Engineered T cells represent a new and novel approach to target cancer. By introducing unique antigen targeting molecules, we can redirect T cells to locate and destroy cancer cells within the body.
Researchers have been studying ways to use T cells, at the heart of cellular immunity, and the body’s immune system to fight cancer since the 1980s. The antigen targeting molecules in these early studies were tumor-specific T cell receptors (TCRs) targeting tumor-associated peptides presented on the cell surface – but the results revealed a challenge researchers are still working to solve. While TCRs can target peptides of specific disease indications, there is also the potential for autoimmune toxicity. If not carefully controlled, TCRs can direct T cells to healthy cells as well as cancer cells, with potentially fatal consequences.
The process through which the TCR identifies its target, as we understand now, is far more complex than once believed. There are a number of things to consider including utilization of complementarity determining region (CDR) loops, the role of the target peptide/antigen, and the structural complexities of multi-component signaling.
Our approach aims to modify the physical properties of tumor-specific, clinically relevant TCRs by perturbing their structure. In the context of cell therapy, the objective is to improve the ‘fit’ between the target antigen and the TCR. This structure-guided approach to T cell engineering differs from other brute force methods, which aim to screen thousands of TCRs to identify the one with desired properties.
The use of this method allows us to do something very unique: modulate specificity. Because we study the structural properties of these target antigens, it is possible for us to design TCRs with complementary features, similar to a peg in a hole. Therefore, this technique allows us to not only identify TCRs with poor antigen specificity (and thus, be dangerous as a therapeutic) but mitigate such unwanted recognition by improving complementarity with the tumor-associated antigen.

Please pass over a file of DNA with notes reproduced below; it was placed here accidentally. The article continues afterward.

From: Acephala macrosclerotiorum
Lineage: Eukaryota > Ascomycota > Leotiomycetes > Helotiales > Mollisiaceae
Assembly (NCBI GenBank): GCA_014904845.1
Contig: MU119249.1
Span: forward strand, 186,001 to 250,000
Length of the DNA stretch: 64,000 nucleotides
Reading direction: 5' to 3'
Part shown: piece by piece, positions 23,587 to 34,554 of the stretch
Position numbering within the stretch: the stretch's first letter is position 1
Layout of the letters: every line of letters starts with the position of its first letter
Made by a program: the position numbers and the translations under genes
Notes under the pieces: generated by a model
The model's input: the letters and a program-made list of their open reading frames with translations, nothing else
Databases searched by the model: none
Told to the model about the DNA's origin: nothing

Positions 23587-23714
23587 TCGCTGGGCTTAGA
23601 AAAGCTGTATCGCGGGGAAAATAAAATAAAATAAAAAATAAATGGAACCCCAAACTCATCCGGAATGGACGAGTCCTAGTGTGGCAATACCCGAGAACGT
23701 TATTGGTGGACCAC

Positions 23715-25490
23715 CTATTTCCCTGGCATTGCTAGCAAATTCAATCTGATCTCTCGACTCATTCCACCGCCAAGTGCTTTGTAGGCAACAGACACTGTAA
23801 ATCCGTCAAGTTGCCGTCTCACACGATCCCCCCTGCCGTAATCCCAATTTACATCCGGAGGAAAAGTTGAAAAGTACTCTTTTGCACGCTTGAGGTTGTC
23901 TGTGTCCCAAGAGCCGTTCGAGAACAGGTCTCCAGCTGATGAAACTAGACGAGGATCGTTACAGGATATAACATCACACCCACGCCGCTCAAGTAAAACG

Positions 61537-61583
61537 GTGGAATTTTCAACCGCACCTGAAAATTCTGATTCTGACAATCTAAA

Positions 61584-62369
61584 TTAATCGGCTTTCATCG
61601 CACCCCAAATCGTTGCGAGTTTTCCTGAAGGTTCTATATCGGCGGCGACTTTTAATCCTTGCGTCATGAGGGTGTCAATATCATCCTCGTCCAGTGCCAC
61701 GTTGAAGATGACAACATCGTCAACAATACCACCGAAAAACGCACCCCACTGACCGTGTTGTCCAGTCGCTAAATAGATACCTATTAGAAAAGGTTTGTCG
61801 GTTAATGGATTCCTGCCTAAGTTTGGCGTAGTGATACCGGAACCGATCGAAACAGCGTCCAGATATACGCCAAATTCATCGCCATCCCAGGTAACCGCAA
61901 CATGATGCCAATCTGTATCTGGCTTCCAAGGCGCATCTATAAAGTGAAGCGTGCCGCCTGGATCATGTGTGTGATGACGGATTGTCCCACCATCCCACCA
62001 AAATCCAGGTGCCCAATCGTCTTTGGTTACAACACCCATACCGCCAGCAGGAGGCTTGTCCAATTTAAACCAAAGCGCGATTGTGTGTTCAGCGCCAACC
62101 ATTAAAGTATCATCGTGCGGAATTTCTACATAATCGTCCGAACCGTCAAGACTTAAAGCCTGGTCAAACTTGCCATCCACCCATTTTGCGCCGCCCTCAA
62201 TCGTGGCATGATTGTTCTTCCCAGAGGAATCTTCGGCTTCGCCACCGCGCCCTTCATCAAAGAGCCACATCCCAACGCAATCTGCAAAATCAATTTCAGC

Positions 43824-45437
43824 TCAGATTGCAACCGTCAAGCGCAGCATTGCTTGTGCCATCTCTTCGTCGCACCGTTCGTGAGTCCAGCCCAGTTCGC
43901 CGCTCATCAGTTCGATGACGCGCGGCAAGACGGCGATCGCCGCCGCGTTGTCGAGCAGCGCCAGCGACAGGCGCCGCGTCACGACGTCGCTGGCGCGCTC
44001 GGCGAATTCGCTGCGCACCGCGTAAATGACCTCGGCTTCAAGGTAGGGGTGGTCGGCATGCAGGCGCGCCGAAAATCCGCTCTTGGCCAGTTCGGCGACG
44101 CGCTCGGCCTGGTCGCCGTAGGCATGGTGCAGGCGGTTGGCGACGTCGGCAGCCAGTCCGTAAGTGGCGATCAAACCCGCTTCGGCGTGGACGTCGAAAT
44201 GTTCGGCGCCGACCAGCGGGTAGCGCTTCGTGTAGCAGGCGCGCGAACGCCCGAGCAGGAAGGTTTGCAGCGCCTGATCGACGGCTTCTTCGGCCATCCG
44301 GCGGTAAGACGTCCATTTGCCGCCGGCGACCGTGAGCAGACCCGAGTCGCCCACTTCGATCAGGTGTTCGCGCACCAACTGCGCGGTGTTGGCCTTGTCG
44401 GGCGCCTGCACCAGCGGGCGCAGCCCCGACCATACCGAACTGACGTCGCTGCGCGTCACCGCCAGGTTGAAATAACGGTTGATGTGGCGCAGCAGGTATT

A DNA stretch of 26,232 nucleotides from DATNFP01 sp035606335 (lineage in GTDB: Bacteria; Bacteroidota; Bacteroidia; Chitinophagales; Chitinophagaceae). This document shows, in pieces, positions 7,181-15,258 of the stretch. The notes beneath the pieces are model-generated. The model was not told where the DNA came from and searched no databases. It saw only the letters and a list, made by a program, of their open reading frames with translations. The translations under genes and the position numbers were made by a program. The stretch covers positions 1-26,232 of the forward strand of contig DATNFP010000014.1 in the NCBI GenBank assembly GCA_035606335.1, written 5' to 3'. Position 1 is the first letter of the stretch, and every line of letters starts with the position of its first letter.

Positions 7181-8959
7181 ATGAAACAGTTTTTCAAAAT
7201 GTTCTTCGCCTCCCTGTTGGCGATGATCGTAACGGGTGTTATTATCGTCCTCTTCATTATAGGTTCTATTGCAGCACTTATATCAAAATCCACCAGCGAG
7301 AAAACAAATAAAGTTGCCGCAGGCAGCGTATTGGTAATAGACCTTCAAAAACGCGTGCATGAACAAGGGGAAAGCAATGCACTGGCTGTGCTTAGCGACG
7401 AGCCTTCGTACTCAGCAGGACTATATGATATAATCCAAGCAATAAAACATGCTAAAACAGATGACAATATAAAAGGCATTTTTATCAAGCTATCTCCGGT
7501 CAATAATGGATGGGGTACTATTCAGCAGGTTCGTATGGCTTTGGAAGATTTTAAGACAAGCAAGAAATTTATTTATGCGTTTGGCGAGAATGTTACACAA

However, a challenging component of a structure-guided design strategy is the construction of accurate computational models. These models not only have to predict the correct conformation of the redesigned TCR but must also predict the measured impact on antigen recognition.
Regardless, the benefits of a structure-guided strategy combine to result in a method that it is disease-agnostic. Once you have constructed a model that accounts for the unique elements of TCR recognition, you can deploy it against a wide array of cancer types and diseases. Most of our work emphasizes melanoma, but we have deployed our model to improve TCRs targeting myeloma and lymphoma as well.
With the T cell therapy industry continuing to grow and evolve at a rapid pace, we saw an opportunity to commercialize our research and form a company. In August 2017, we started Structured Immunity with a clear mission: to accelerate and improve the development of TCRs for T cell therapies. We partner with leading biopharmaceutical companies and deploy our technology to optimize their receptors.
Although the FDA has approved T cell therapies using other antigen targeting molecules (Chimeric Antigen Receptors, or CARs), these molecules have limited applicability to solid tumors. Researchers are actively studying TCRs to treat these diseases, but the identification of safe TCRs hinders this next development of cell therapy. By leveraging our novel approach to engineering TCRs, we hope to support the next generation of T cell therapies focused on solid tumors.
This article is based on work conducted by Brian Baker from the University of Notre Dame with Tim Riley and David Hardwicke from Structured Immunity.
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